But before you look at your budget, sigh, and go in search of a contractor to repaint or refinish your current cabinets, you should know that Remodeling Magazine reports that, in the Seattle area, you can expect to pay a remodeling contractor approximately $25,000 for a minor kitchen remodel. Included in their calculations are painting/refinishing the existing cabinets, new countertops, new sink and faucet, new cabinet pulls and a fresh coat of paint on the walls and ceiling. An average kitchen remodel with new cabinets is around $58,000, with an upscale kitchen running about $115,000. These figures will vary somewhat depending on the size of your kitchen, age of your home, and the scope and quality of the work you want to have done (but it gives you a general idea).

With these figures in your head, ask yourself, can I be happy with my kitchen layout for $25,000?

Maybe the cost of doing a full remodel suddenly makes your current kitchen layout seem just fine. If that’s the case, refinishing is a great option for updating your kitchen’s look. Done properly, refinished cabinets can be beautiful! The only downside is that your kitchen will continue to flow exactly as it always has.

But what if you really don’t like your kitchen layout and the thought of spending $25,000 to keep the same dysfunctional layout gives you heartburn? What then?

In theory, the easiest option is to increase your budget to allow for all the work you want done. If you’re not willing or able to dip into savings or to refinance your home to gain the budget you need, then you need to decide whether it makes sense to wait until your budget is more flexible. If you’re a talented do-it-yourselfer with plenty of time and patience, you can always refinish your cabinets yourself as a stop-gap measure until you can afford your dream kitchen.

When it’s time for your dream kitchen, let us know. We can deliver on that dream.

Thursday, April 24, 2014

The Coolest Kitchen Products are Hidden

Image Courtesy of S-Box
Whether your kitchen is sleek and ultra-modern or cozy and farmhouse-inspired, having a convenient, yet clutter-free, workspace is most likely high on your list of priorities – particularly if counter space is at a premium.

That’s why our designers are always on the look-out for products that are designed to enhance your kitchen’s workflow without sacrificing aesthetics or space. Two product lines we particularly love are S-Box’s pop-up storage and the under-cabinet lighting system by Legrand Adorne.

The S-Box pop-up storage system enables everyday items to be hidden from view until needed. With a simple touch, S-Box allows you to access your knives, TV/DVD, audio system, key box, spices, or even extra power outlets from one of three countertop mounting options: flush mount, recess mount or undermount (using a matching piece of the countertop for a fully-concealed look).

Image Courtesy of Legrand
Similarly, the Adorne under-cabinet lighting system is well-hidden but unlike S-Box’s integrated countertop solution, Adorne uses a power strip-like configuration to tuck electrical outlets at the juncture of where backsplashes meet upper cabinets. In addition to providing plenty of power outlets, the system’s modular design allows homeowners to strategically position lights, device cradles/chargers, USB outlets, standard outlets, and audio exactly where they are needed. To get a better feel for just how flexible this product line is, check out Adorne’s video.

If your kitchen is over-run with modern conveniences that you’d rather have handy, yet out-of-sight, please get in touch. We can help you reclaim your countertops.

Tuesday, April 22, 2014

"Senior Living" Options: Remodeling for the Multi-Generational Household

Currently greater than one third of the country’s population is either disabled, chronically ill or over the age of 65. More homes are becoming multi-generational as Baby Boomers bring their aging parents home to live while still raising families of their own. It is now common to have small children and grandparents in the home at the same time; the challenge is to ensure that the home is usable by each member of the family, today and into the future. With some creative remodeling, it is possible to enjoy the richness of life together without the stress and strain of being crowded together in home that is too small or does not function well.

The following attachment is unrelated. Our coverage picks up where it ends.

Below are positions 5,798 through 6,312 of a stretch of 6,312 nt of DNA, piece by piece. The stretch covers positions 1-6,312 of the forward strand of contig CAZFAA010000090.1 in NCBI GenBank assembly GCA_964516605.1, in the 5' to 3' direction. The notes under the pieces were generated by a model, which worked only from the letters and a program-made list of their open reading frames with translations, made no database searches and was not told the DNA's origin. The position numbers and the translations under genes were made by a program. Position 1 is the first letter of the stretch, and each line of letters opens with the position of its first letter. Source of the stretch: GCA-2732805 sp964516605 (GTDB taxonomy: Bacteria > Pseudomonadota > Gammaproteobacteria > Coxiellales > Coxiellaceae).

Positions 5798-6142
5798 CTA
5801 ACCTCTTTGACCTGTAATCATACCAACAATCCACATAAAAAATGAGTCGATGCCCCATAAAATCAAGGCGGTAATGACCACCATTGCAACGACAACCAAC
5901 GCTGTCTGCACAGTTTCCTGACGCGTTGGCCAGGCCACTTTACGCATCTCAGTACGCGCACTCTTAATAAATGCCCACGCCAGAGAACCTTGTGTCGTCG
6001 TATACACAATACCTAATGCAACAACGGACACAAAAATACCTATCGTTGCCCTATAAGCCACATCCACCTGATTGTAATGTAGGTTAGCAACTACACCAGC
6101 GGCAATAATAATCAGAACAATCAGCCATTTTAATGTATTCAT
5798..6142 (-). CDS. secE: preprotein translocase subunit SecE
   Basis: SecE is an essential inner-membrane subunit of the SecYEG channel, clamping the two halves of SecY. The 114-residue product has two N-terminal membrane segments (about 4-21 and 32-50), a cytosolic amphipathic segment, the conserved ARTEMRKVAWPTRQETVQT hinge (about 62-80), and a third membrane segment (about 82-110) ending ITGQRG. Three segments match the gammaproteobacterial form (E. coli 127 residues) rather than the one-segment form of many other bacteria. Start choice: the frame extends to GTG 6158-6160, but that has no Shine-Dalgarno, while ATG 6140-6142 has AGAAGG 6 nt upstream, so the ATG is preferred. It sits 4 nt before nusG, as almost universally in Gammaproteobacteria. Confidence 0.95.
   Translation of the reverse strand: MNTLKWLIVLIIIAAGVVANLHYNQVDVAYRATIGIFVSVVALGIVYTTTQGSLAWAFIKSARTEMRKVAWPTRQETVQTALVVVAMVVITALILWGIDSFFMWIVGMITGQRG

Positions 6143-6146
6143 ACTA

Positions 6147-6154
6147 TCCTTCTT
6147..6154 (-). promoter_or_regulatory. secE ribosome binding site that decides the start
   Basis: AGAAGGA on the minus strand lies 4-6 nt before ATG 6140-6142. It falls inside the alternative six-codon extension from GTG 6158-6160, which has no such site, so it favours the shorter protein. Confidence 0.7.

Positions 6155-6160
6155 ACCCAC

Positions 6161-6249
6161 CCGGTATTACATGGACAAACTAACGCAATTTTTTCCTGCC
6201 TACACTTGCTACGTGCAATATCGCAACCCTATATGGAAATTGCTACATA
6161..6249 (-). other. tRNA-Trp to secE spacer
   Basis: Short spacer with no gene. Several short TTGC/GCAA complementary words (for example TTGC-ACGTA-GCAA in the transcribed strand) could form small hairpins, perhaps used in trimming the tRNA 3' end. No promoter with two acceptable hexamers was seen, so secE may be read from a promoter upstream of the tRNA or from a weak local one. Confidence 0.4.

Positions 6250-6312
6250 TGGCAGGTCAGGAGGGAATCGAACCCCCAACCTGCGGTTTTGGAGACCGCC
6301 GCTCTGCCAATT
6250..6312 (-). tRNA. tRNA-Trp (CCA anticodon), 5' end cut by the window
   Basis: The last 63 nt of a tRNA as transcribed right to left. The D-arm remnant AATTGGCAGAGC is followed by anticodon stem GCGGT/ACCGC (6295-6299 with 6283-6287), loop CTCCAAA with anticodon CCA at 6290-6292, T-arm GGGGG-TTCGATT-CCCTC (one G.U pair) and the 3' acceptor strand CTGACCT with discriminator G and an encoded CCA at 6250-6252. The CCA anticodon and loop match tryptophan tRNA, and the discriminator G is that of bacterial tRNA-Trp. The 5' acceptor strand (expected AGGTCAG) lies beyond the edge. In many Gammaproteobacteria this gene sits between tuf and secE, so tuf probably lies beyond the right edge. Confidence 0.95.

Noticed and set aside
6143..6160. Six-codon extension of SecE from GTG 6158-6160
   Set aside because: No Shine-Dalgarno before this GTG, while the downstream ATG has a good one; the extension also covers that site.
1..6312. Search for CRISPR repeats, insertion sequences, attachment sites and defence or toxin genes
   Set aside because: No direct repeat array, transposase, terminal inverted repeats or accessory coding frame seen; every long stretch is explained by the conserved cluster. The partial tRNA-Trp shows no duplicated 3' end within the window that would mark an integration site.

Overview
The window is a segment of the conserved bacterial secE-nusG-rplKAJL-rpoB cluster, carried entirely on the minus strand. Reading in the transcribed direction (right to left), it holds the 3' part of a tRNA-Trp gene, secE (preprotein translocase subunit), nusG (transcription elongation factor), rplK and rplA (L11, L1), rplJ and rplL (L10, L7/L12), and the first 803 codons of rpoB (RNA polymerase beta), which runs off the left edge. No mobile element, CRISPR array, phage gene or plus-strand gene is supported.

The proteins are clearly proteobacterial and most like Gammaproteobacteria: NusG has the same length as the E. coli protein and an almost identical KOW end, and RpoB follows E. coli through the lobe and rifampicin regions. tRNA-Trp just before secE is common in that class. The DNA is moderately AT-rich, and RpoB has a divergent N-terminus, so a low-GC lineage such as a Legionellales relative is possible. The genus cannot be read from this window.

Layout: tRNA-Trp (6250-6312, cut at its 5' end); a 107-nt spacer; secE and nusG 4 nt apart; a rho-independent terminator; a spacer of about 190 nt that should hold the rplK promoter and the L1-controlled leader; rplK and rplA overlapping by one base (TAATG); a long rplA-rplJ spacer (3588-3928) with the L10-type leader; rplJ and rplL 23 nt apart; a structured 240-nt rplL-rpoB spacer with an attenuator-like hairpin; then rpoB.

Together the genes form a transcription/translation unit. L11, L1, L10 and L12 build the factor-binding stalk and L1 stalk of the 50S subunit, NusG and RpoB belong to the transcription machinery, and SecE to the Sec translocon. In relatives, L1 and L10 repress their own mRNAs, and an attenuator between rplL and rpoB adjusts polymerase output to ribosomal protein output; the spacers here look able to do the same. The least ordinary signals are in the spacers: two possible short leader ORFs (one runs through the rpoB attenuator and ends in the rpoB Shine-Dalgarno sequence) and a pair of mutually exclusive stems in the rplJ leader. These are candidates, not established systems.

Financial Considerations for a Multi-generational Home

Multi-generational living can make excellent financial sense. The average cost of assisted living in 2012 was $3,550 per month ($42,600 per year) according to a long-term care market survey conducted by MetLife. An average addition with bath and special accommodations might run $120,000 or more, but often can be fully covered by the sale of Grandma’s home. Remodeling not only allows Grandma and Grandpa to be safe and enjoy their comparative freedom, it also improves the value of your home and can represent substantial long-term savings compared to costs of a senior-living facility.

What Kind of Remodeling Makes Sense for Aging Parents?

“Universal Design” is the skill of designing a home that is open to people of all capabilities, whether that includes children, elderly or those inconvenienced by temporary or permanent disability. In-law suites are a great option and usually include a master bedroom and a full bath, but some homeowners also choose to include a sitting room, small kitchen area and even a private entrance. In remodeling for seniors, consider implementing Universal Design features such as wider halls, easy access doors, and features like grab bars, no curb showers, and easy-to-reach shelving. Appropriate lighting is an important consideration for safety and the enjoyment of the space as well. In-law suites are ideally placed on the ground floor so grandparents won’t have to walk up and down too many stairs. If the suite needs to be on an upper level or the basement level, a home elevator can be designed into the plan.

The photos (above, right) are of a mother-in-law apartment that Estate Homes designed and built over an existing garage that connects to the main home by way of a sky bridge. This provides independent living with a private entry, while having a connection with the remainder of the family.

If you’re concerned about a parent who can no longer safely live alone, please contact us. We can help you explore the smart and rewarding “senior living” options you have right at home.